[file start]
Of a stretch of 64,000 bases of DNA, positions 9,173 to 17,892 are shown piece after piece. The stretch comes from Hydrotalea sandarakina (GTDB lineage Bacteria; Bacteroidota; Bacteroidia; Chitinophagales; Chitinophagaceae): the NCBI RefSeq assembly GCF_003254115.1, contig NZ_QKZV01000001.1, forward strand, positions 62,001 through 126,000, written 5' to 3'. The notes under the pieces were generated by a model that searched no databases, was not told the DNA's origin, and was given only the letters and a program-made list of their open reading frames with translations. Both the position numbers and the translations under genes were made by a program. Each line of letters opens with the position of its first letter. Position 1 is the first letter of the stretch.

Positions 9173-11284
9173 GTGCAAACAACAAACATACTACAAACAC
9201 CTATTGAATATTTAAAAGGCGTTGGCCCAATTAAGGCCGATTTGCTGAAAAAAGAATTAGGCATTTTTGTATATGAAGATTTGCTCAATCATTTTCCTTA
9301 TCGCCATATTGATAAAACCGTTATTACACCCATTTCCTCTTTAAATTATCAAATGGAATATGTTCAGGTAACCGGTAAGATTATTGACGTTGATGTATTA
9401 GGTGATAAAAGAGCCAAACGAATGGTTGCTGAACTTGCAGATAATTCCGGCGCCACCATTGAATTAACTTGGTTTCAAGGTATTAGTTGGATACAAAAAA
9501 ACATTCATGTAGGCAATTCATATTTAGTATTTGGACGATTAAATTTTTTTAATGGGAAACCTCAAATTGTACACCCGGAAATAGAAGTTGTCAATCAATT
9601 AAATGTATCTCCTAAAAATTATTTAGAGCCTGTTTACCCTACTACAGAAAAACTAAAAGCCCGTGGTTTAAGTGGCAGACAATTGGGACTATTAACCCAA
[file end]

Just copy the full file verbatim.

Of a stretch of 64,000 bases of DNA, positions 9,173 to 17,892 are shown piece after piece. The stretch comes from Hydrotalea sandarakina (GTDB lineage Bacteria; Bacteroidota; Bacteroidia; Chitinophagales; Chitinophagaceae): the NCBI RefSeq assembly GCF_003254115.1, contig NZ_QKZV01000001.1, forward strand, positions 62,001 through 126,000, written 5' to 3'. The notes under the pieces were generated by a model that searched no databases, was not told the DNA's origin, and was given only the letters and a program-made list of their open reading frames with translations. Both the position numbers and the translations under genes were made by a program. Each line of letters opens with the position of its first letter. Position 1 is the first letter of the stretch.

Positions 9173-11284
9173 GTGCAAACAACAAACATACTACAAACAC
9201 CTATTGAATATTTAAAAGGCGTTGGCCCAATTAAGGCCGATTTGCTGAAAAAAGAATTAGGCATTTTTGTATATGAAGATTTGCTCAATCATTTTCCTTA
9301 TCGCCATATTGATAAAACCGTTATTACACCCATTTCCTCTTTAAATTATCAAATGGAATATGTTCAGGTAACCGGTAAGATTATTGACGTTGATGTATTA
9401 GGTGATAAAAGAGCCAAACGAATGGTTGCTGAACTTGCAGATAATTCCGGCGCCACCATTGAATTAACTTGGTTTCAAGGTATTAGTTGGATACAAAAAA
9501 ACATTCATGTAGGCAATTCATATTTAGTATTTGGACGATTAAATTTTTTTAATGGGAAACCTCAAATTGTACACCCGGAAATAGAAGTTGTCAATCAATT
9601 AAATGTATCTCCTAAAAATTATTTAGAGCCTGTTTACCCTACTACAGAAAAACTAAAAGCCCGTGGTTTAAGTGGCAGACAATTGGGACTATTAACCCAA